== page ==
by Rabbi Ari Enkin (2017).
The recently published Shulchan Ha’ari is the ninth volume in Rabbi Ari Enkin’s Dalet Amot Halacha series. In each of these volumes Rabbi Enkin offers ‘short entries on halachic issues of contemporary relevance and interest’ which can be appreciated by scholars and laypeople alike.
In Shulchan Ha’ari there are 103 short articles on topics as wide-ranging as the laws of lighting Shabbat candles for unmarried girls, whether glasses should be removed when covering your eyes while reciting the Shema, the customs behind of naming children, the appropriateness or otherwise of walking around barefoot, considerations about alternative burial options, the laws pertaining to daytime mikveh immersion, and using and replacing items from a hotel mini-bar. In each article, Rabbi Enkin quotes from a wide range of sources while offering a coherent and substantive presentation. Given the range of topics, and breadth of sources cited, no person will read this sefer without learning some new idea, insight or perspective.
Just to give a taste of Shulchan Ha’ari, here are summaries of four of Rabbi Enkin’s articles:
a. WEARING BLACK ON SHABBAT: Rabbi Enkin begins this article by noting that while it is common in many orthodox circles for men to wear black clothing, Talmudic and Kabbalistic sources indicate that white should be the preferred colour of Shabbat clothing. In explaining this disparity, Rabbi Enkin offers some social reasons why dark clothes have become accepted as a symbol of dignity and he also states that notwithstanding the many notable sources concerning white Shabbat clothing, this practice is not mentioned in the Shulchan Aruch. Given this, Rabbi Enkin explains that since it is not a normative practice, if someone were to make a conscious choice to wear all white on Shabbat, this is deemed as being an act of yuhara (hubris or arrogance). Interestingly, Rabbi Enkin then adds that ‘there does not seem to be any colour preference for women’s Shabbat clothes’ and ‘any colour has always been acceptable as long as it conforms to the rules of tzniut’. Rabbi Enkin concludes this article by citing the halacha that ‘one’s yom tov clothes should be even nicer than one’s Shabbat clothes’, although I was surprised that he didn’t mention the custom to wear special clothes on Rosh Chodesh (see Kaf HaChaim 419:6, Ma’aseh Rav) which some men and women follow and which is the common practice in many schools in Israel.
b. PRAYING IN FRONT OF A MIRROR: Rabbi Enkin begins this article by stating the law as codified in Shulchan Aruch that it is forbidden to pray in front of a mirror, and he explains that this is due to the concern that this may be distracting or many appear as if one is praying/bowing down to oneself. He then discusses whether this same concern arises when praying in front of a window where one can also see one’s reflection and notes that few authorities reach such a conclusion. Then he explains that ‘contrary to widespread misconception, the primary reason for covering the mirrors in a shiva house is the prohibition against praying in front of a mirror. Since the shiva house is essentially designated as a place of prayer during the duration of the shiva week, all mirrors are covered in case, due to space limitations and the like, someone might be positioned in front of a mirror during the services.’ He continues, ‘this being the case, there is no true requirement to cover the mirrors in the bathrooms of a shiva house’.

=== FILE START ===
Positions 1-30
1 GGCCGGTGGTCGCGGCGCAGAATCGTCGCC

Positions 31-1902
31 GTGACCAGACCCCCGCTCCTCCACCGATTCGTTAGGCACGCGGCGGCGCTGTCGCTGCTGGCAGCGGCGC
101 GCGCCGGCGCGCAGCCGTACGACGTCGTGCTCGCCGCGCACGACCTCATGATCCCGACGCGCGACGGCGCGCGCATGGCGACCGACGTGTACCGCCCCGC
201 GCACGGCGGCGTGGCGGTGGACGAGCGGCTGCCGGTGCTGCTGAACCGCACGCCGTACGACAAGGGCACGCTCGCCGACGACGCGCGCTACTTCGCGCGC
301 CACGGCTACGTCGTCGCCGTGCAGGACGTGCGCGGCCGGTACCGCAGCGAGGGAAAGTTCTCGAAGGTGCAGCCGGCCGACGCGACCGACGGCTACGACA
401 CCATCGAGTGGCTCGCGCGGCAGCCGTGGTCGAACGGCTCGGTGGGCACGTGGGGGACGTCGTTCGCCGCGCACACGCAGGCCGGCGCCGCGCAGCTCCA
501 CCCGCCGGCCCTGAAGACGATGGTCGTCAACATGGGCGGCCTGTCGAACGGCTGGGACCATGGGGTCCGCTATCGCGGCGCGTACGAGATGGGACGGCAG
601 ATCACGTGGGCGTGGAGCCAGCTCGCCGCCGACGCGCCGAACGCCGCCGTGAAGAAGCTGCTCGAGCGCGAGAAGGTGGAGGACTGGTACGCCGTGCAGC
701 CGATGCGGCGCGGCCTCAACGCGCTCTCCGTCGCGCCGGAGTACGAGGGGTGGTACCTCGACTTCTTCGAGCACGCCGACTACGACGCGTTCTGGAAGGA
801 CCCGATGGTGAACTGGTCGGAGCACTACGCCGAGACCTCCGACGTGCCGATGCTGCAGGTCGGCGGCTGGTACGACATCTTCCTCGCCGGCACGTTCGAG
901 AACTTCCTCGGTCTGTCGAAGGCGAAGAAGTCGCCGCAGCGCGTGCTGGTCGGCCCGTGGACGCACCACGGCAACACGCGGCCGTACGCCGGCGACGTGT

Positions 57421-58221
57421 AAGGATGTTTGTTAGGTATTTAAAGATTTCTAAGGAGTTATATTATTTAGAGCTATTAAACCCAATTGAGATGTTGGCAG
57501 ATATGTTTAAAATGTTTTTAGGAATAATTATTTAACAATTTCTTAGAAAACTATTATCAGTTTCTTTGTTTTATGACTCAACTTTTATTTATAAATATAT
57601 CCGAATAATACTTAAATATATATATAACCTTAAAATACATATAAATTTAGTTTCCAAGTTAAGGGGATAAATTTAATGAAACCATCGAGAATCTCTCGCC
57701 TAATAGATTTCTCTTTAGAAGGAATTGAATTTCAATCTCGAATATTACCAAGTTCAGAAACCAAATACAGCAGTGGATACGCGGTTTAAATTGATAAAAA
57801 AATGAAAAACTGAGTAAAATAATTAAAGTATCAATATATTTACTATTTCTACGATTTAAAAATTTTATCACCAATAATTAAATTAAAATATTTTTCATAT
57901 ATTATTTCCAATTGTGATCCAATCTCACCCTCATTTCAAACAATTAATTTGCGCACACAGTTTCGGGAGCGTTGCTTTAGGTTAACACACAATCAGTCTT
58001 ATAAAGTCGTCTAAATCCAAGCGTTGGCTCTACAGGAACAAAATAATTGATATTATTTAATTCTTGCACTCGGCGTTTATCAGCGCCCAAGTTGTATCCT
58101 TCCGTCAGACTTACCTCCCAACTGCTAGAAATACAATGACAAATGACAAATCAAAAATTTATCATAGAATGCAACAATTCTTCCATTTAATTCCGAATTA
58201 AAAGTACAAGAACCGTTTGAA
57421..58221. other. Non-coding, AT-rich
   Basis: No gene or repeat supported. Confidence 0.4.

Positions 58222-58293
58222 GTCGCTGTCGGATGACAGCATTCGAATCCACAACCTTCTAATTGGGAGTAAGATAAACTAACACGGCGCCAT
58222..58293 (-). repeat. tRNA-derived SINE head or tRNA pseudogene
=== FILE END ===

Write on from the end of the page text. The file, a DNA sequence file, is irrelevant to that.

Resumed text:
c. HAGOMEL ON UNDERWATER TUNNELS: Jewish law requires the Hagomel bracha to be recited when crossing the sea, and this leads to the curious question concerning whether Hagomel should be recited if you have crossed through a sea in an underwater tunnel (such as the channel tunnel between England and France). Rabbi Enkin notes that while numerous contemporary halachic authorities such as Rabbi Avigdor Nebenzahl rules that Hagomel should be recited in such an instance, others such as Rabbi Hershel Schacher and Rabbi Menashe Klein disagree. Though Rabbi Enkin rarely insists on taking sides in contemporary halachic debates, in this case he ends with an emphatic conclusion that ‘the halacha is in accordance with this [latter] view’.
d. SLEEPING ALONE: In this entry, Rabbi Enkin refers to the Gemara (Shabbat 151b) which discusses the spiritual dangers of those sleeping alone in a house. Though noting that some authorities interpret this source to refer to sleeping alone in a room, Rabbi Enkin primarily explores the literal meaning of the Gemara while explaining that ‘one who has no choice but to sleep alone in a house is advised to leave a light on, which is said to keep away Lilith and all other harmful spirits’. He then adds that ‘one who, for whatever reason, is unable to have a light on while sleeping may rely on this view that the mezuza or even the presence of some sefarim serve to protect one from Lilith’. Still, he adds that many people seem lax about this practice and this may be ‘based on the opinion that there are no longer any damaging spirits in this world’.
In conclusion, Shulchan Ha’ari is a fabulous and fascinating collection of articles that address a variety of halachot and minhagim, and while I would have loved a slightly more rigorous referencing system, it concludes with a general index to all 9 volumes in Rabbi Enkin’s Dalet Amot Halacha series.
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